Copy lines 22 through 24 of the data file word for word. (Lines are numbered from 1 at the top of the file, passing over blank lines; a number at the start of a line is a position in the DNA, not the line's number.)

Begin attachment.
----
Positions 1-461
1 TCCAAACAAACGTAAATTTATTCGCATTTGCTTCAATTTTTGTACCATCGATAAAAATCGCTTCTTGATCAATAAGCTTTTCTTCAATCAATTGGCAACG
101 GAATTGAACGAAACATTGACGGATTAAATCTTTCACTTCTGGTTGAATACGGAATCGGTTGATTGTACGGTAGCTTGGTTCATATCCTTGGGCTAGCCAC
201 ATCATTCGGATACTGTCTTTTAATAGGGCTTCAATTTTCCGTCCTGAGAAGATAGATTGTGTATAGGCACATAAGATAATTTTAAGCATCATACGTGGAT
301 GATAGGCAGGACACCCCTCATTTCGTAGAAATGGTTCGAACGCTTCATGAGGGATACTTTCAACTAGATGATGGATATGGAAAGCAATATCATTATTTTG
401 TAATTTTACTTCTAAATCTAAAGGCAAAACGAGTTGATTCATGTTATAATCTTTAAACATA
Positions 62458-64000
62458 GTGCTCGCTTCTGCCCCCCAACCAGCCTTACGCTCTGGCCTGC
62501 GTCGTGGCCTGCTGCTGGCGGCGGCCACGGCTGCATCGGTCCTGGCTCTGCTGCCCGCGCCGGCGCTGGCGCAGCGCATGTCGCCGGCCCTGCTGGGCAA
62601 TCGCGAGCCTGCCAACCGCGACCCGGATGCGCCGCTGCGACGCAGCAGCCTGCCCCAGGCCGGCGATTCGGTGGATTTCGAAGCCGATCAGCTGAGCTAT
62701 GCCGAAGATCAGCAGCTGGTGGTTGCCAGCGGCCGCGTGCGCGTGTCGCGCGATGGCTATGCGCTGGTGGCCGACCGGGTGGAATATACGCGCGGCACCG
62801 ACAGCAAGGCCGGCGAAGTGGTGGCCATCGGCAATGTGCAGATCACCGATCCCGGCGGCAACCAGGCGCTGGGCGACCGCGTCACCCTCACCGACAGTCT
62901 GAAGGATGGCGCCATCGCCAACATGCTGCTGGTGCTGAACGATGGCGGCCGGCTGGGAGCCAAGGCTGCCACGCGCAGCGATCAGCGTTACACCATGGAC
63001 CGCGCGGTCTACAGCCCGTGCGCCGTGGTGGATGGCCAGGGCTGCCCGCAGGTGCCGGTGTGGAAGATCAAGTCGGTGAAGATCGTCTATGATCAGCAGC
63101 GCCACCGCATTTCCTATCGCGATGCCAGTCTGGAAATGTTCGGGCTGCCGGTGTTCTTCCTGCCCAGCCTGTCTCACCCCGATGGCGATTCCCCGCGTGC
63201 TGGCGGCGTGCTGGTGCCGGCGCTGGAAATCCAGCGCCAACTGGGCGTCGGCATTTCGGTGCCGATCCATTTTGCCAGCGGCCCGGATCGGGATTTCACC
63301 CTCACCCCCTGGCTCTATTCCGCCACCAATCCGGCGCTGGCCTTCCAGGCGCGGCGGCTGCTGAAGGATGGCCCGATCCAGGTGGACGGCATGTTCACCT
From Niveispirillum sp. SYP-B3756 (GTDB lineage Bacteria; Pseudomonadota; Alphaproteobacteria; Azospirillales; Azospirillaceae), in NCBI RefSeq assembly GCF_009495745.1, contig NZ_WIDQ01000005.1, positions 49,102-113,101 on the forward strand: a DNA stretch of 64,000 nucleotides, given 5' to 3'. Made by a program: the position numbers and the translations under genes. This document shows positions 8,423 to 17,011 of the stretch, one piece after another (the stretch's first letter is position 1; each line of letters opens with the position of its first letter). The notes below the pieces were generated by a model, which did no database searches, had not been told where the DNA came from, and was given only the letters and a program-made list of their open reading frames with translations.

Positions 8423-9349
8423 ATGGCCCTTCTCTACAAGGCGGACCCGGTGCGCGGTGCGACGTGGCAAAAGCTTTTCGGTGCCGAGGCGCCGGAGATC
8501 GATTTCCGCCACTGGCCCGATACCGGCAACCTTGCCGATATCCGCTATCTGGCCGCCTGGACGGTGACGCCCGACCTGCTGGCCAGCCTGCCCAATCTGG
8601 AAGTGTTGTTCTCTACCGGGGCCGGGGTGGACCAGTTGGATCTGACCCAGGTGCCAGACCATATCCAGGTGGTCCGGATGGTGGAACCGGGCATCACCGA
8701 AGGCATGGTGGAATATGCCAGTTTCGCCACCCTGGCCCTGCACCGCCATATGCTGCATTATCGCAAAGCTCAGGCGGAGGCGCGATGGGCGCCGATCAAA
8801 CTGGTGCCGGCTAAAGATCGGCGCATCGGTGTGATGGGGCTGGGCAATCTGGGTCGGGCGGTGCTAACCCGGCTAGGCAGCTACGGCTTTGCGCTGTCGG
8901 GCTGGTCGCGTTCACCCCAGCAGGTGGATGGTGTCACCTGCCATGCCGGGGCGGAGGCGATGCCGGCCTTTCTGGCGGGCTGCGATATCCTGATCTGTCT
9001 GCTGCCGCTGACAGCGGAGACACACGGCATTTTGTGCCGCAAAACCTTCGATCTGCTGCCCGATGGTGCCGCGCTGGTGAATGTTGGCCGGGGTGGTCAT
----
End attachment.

8601 AAGTGTTGTTCTCTACCGGGGCCGGGGTGGACCAGTTGGATCTGACCCAGGTGCCAGACCATATCCAGGTGGTCCGGATGGTGGAACCGGGCATCACCGA
8701 AGGCATGGTGGAATATGCCAGTTTCGCCACCCTGGCCCTGCACCGCCATATGCTGCATTATCGCAAAGCTCAGGCGGAGGCGCGATGGGCGCCGATCAAA
8801 CTGGTGCCGGCTAAAGATCGGCGCATCGGTGTGATGGGGCTGGGCAATCTGGGTCGGGCGGTGCTAACCCGGCTAGGCAGCTACGGCTTTGCGCTGTCGG